The Journal of Counterterrorism and Security International–a publication that features the work of freelance journalist Steven Emerson–released a press release responding to the magazine Extra!, which ran an article critical of Emerson’s reporting. The press release features the same kind of inaccurate and reckless charges that Extra! said were characteristic of Emerson’s work.
Extra! is the magazine of the media watch group FAIR. The article, which appears in the magazine’s January/February 1999 issue, was written by John Sugg, senior editor of the Tampa newspaper The Weekly Planet.
The Journal‘s press release asserts that it has “uncovered evidence that Fairness & Accuracy In Reporting (FAIR) together with Tampa Weekly Planet editor John Sugg and a radical Islamic group called the Council on American Islamic Relations (CAIR) have collectively fabricated evidence in manufacturing a conspiracy against investigative journalist and terrorism expert Steven Emerson.”
In fact, CAIR independently issued a press release on the Extra! article after it appeared. The group had no role in the article’s assignment, writing or editing. What the Journal refers to as a conspiracy, most people would call a writer producing an article for a magazine.
The press release describes FAIR as “an ultra-left wing group that has defended Iraqi dictator Saddam Hussein, supported Islamic and Middle Eastern terrorists, and even promoted a known anti-Semite.” Here the Journal seems to share Emerson’s chronic inability to differentiate between criticism of U.S. policies and endorsement of the targets of those policies. FAIR, of course, has never defended the actions of Saddam Hussein or supported terrorism of any kind. As for the “known anti-Semite,” FAIR (whose founder and executive director is Jeff Cohen) has no idea whom the Journal is talking about.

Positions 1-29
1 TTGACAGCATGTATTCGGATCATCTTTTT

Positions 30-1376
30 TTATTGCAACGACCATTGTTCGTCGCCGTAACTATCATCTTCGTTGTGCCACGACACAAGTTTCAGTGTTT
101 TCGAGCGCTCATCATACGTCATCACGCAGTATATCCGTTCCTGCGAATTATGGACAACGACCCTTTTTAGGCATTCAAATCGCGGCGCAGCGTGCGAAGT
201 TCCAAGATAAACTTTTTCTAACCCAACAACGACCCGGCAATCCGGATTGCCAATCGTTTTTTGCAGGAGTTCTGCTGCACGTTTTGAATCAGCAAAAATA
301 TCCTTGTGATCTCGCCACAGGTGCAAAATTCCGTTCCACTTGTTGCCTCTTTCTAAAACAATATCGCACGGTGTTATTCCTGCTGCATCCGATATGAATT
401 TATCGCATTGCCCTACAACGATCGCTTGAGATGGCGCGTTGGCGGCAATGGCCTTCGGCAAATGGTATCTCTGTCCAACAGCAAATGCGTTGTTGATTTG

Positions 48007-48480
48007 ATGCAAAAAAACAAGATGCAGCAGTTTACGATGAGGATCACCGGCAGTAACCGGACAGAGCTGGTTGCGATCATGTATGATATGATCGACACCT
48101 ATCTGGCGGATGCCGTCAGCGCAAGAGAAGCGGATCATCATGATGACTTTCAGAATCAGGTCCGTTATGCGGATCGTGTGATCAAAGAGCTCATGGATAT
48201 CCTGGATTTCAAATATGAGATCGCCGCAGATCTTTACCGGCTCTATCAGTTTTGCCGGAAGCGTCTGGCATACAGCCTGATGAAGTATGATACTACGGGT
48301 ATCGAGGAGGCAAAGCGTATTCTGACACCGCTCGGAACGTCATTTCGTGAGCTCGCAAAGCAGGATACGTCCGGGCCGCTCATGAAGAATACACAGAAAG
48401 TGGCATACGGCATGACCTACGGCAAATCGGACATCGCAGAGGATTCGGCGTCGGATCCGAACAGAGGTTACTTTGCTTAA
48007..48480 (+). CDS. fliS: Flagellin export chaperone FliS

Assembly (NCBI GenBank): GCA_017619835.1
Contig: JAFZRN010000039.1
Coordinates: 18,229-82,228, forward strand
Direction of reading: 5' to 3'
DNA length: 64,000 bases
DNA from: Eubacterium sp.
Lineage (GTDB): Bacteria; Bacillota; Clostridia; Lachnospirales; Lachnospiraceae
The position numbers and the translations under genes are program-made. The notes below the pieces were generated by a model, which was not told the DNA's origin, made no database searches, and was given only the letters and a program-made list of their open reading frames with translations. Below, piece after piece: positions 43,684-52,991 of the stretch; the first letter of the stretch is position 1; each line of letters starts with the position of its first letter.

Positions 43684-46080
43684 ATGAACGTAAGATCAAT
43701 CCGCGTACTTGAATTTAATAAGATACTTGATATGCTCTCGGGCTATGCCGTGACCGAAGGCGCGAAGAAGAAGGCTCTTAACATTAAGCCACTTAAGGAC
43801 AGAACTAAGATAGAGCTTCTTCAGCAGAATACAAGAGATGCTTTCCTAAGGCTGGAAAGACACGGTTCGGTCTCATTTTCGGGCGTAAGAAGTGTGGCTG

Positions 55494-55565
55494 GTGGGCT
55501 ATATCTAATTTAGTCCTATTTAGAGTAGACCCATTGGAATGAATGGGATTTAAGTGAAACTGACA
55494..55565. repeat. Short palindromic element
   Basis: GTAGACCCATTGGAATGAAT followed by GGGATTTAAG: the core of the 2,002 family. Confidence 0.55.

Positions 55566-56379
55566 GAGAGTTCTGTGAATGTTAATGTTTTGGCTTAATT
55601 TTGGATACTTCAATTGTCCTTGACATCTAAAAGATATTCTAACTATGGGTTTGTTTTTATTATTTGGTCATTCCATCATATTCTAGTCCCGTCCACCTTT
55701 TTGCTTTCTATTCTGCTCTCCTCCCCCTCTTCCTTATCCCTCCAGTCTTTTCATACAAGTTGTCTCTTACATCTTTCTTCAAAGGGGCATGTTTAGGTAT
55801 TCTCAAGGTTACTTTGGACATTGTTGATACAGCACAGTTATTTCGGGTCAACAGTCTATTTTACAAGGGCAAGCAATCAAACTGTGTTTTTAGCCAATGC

The press release stated that Sugg “falsely attributed quotes to people who never spoke to him”–making reference to Michael Wildes, an attorney for a Pakistani immigrant whose dubious claims Emerson reportedly helped promote. In fact, Sugg’s phone records show that he interviewed Wildes for 17.3 minutes on October 31, 1998. Wildes’ comments were recorded in contemporaneous notes made by Sugg.
The press release accuses Sugg of having “twisted the comments of the sources he claims to have interviewed”–then cites sources who were quoted accurately and in context. For example, the Journal refers to “former Senate Terrorism Subcommittee staffer Jim Savage who Sugg reported as being critical of Emerson.” In fact, the story accurately quoted Savage as defending Emerson.
The release also cites a retired FBI official, Bob Blitzer, who does not challenge either speaking to Sugg or the accuracy of the quote attributed to him. While he endorses Emerson in the Journal‘s release, in his interview with Sugg he was dismissive of Emerson’s information.
The press release dwells at length on a controversy over documents that Emerson provided to the Associated Press. The Journal complains:
Mr. Sugg wrote that “[AP executive editor] Bill Ahearn does not dispute that the incident happened but refuses to comment or to release documents because the episode was deemed an ‘internal matter.'” But in fact, Mr. Ahearn declined to make any comment to Mr. Sugg, which Mr. Sugg represented as confirming Mr. Sugg’s allegations.
Actually, Extra!‘s statement was straightforward and accurate: The AP editor had no comment on an incident that he considered an internal matter.
The Journal‘s press release accused Sugg’s Weekly Planet of failing to report that Emerson had received a death threat–a story Sugg reported on June 25, 1998. It also cites two minor errors–one from The Weekly Planet, one originally from Extra!–that appeared years ago and have long since been corrected. FAIR hopes that the Journal will demonstrate editorial responsibility by retracting its own errors.